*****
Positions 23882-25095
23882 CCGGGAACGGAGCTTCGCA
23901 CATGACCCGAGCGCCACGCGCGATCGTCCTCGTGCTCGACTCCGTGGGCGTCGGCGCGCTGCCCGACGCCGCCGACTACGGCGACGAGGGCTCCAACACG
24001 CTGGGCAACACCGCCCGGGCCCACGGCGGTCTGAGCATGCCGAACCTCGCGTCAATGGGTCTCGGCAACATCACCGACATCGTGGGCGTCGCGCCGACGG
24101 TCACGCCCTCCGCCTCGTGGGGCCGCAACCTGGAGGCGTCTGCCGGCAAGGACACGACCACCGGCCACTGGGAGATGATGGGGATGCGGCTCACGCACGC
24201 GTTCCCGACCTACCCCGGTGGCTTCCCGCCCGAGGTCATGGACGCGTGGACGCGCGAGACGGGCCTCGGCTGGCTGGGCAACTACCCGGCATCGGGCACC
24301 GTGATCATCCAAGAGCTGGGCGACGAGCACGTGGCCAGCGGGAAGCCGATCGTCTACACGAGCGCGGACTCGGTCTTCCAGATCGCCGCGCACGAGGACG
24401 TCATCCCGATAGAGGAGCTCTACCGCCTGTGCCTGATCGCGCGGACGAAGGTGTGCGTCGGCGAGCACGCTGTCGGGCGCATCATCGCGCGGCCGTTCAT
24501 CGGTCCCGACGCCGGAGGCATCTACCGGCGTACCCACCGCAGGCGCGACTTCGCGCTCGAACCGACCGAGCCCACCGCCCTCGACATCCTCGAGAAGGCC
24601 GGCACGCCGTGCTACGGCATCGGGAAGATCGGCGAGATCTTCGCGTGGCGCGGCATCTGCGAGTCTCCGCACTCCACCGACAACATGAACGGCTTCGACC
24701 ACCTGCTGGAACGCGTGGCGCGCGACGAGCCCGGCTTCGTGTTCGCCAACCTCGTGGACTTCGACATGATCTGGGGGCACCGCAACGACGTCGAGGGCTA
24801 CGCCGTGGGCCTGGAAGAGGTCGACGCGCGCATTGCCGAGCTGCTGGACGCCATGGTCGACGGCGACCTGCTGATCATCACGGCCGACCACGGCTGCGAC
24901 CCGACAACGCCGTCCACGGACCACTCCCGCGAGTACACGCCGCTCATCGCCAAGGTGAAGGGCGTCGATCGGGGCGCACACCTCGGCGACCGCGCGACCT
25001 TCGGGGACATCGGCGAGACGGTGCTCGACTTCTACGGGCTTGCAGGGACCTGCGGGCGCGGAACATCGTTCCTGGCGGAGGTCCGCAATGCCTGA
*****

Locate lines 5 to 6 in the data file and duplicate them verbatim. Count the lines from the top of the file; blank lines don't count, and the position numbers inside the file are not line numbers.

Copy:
24101 TCACGCCCTCCGCCTCGTGGGGCCGCAACCTGGAGGCGTCTGCCGGCAAGGACACGACCACCGGCCACTGGGAGATGATGGGGATGCGGCTCACGCACGC
24201 GTTCCCGACCTACCCCGGTGGCTTCCCGCCCGAGGTCATGGACGCGTGGACGCGCGAGACGGGCCTCGGCTGGCTGGGCAACTACCCGGCATCGGGCACC